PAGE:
In 1982 those under thirty years of age comprised 29.1 percent of the theater audience, and by
1997 young people comprised just 16.7 percent of the audience for theater. Over this same span of
years, those over sixty rose from 15.5 percent to 22.8 percent of the theater audience.
In 1982 34.1 percent of the ballet audience was younger than thirty years of age; this was the
second highest proportion after jazz. By 1997 the proportion of the ballet
audience who were under
thirty dropped to 16.1 percent, a level comparable to the other performing arts. Those sixty and
over comprised 15.4 percent of the ballet audience in 1982, and by 1997 had risen to 22.0 percent, a
change comparable with the that taking place for arts audiences generally.
In 1982 30.6 percent of arts museum attendances were by young people, and by 1997 just 19.2
percent. This change is comparable with that of the other art forms, but by 1997 art museums
attracted the second highest proportion of attendances by people under thirty (after jazz).
Unlike all of the other benchmark arts, the proportion of museum-goers sixty and over has not
increased appreciably over the fifteen years from 1982 to 1997. Later evidence introduced suggests
the reason that not as many older people frequent art museums is their impaired ability to walk and
stand for extended periods of time.
Not all arts attendees attend with equal frequency. Observers have suggested that older attendees
are likely to buy season tickets while attendees under thirty buy tickets event-by-event as time,
money, and inclination dictate and thus generally attend less frequently. The information presented
in Tables 2.8 through 2.14 show a somewhat more complex pattern:
For opera, the predicted pattern held true in 1982 and 1997 with young attendees attending
somewhat less often than older attendees.
For classical music, theater, and ballet, the pattern was the opposite in 1982 from what was
expected. That is, young attendees attended more often than older attendees. For all three forms,
however, young attendees attended less often than older attendees by 1997.
In the case of jazz where season tickets are seldom offered, attendees in their twenties
attended more often than did both teenage attendees and those sixty and above.
Looking at all the art forms together (as seen in Table 2.15), we find that arts attendees in
their twenties get quite involved in the art forms of their choice and attend often, while attendees
in their thirties and forties do not go as often, perhaps because of the competing demands of family
and work. Finally, in their later years, attendees come back to attending more often.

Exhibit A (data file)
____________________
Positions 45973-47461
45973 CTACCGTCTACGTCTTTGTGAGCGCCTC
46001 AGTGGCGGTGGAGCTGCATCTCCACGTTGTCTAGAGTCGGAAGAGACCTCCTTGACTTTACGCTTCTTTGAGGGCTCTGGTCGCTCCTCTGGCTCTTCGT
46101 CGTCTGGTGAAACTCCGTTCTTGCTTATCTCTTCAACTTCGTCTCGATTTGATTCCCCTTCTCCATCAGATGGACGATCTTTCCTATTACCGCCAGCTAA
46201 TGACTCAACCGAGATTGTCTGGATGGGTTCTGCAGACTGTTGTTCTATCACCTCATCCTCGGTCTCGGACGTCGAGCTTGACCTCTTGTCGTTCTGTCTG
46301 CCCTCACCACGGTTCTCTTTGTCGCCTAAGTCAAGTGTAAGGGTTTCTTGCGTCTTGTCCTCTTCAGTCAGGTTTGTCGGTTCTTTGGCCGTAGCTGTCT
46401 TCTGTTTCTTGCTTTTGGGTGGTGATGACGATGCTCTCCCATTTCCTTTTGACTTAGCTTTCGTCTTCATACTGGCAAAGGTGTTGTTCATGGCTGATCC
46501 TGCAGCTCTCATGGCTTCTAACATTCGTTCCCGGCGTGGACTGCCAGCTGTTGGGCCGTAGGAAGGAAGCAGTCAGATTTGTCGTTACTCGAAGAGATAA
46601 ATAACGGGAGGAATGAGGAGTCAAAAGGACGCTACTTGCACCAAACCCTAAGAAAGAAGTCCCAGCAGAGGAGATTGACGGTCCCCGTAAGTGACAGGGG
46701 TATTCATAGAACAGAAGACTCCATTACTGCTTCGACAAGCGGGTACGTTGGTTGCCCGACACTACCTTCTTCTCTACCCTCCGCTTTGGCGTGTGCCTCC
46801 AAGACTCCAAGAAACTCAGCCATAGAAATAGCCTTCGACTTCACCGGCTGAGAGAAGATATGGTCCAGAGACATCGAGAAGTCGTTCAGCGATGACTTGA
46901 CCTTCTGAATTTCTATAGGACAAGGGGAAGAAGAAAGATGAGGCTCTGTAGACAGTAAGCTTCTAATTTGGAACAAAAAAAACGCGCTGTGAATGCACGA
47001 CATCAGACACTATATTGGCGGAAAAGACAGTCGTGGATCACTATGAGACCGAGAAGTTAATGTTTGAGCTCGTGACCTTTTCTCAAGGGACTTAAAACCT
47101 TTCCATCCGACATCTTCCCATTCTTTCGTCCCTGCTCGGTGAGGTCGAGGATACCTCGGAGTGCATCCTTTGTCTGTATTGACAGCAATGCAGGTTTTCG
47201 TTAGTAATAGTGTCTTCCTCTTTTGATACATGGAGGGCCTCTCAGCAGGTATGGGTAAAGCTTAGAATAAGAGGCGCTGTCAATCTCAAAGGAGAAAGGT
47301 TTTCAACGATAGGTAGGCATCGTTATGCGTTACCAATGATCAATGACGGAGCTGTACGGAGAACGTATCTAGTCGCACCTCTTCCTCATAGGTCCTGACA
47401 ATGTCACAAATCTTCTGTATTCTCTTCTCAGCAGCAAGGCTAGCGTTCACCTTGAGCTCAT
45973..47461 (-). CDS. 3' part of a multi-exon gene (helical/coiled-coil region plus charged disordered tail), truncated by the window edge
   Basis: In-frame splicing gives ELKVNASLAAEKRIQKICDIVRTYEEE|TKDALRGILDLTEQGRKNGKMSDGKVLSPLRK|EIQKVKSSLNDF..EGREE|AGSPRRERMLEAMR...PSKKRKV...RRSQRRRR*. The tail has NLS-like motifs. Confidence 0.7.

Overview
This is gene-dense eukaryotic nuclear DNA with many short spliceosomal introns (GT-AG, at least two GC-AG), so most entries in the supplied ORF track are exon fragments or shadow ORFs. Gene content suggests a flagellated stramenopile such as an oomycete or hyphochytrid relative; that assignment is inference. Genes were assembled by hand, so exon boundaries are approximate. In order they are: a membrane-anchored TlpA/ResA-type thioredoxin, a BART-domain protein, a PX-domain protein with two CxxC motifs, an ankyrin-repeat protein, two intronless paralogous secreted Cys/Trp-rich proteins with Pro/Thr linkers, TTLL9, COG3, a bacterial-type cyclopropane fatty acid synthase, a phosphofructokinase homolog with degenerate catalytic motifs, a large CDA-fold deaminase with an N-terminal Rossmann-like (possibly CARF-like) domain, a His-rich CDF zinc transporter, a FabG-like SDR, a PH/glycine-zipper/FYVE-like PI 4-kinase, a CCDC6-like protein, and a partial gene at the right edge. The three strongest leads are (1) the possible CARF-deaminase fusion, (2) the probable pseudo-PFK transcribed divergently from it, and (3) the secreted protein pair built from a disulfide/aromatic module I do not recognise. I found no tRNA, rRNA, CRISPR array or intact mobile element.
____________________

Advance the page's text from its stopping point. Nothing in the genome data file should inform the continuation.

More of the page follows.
In Chapter 3 we follow respondents who are in the same birth cohort across the survey years from
1982 to 1997. Two distinct predictions have been made about the observed lower level of arts
participation of baby boomers relative to their elders. One expectation is that they will "age into"
arts participation as they embrace midlife obligations and perspectives. The alternative prediction
is that the lower level of arts participation is a consequence of their early liberal experience and
will persist over the coming decades, while post-boomer cohorts, raised in a more conservative
atmosphere, will enjoy levels of arts participation comparable to pre-boomers.
In 1982, baby boomer respondents were eighteen to thirty-six years of age, so it was impossible to
know what their mid-life experience would be. Now, fifteen years later, is the appropriate moment to
test these assertions. By 1997 post-boomers comprised 21.5 percent, boomers 43.0 percent, and
pre-boomers 35.5 percent of survey respondents.
The question asked in Chapter 3 is the same as the one asked in Chapter 2, namely, what distribution
of ages would be seen if you looked out at the typical audience of each specific art form in 1982,
in 1992, and again in 1997. The difference is that here we ask what cohorts, rather than age groups
would predominate. The following points highlight the findings shown in Tables 3.1 through 3.7.
Starting with the youngest, cohorts are considered in turn.
Post-boomer cohort 1976-1980: It is encouraging for future arts participation that this
youngest group in 1997 attended five of the seven benchmark arts somewhat more often than the sample
as a whole, and they were under-represented in the audience of only one art form, opera.
Post-boomer cohort 1966-1975: This young cohort attended six of the seven art forms less often
than the sample as a whole, but their under-representation was less pronounced in 1997 than in 1992
for three forms, opera, musicals, and art museums.
Late-baby boomers 1956-1965: Except for jazz, which more often appeals to the young,
late-boomers are clearly under-represented in arts audiences.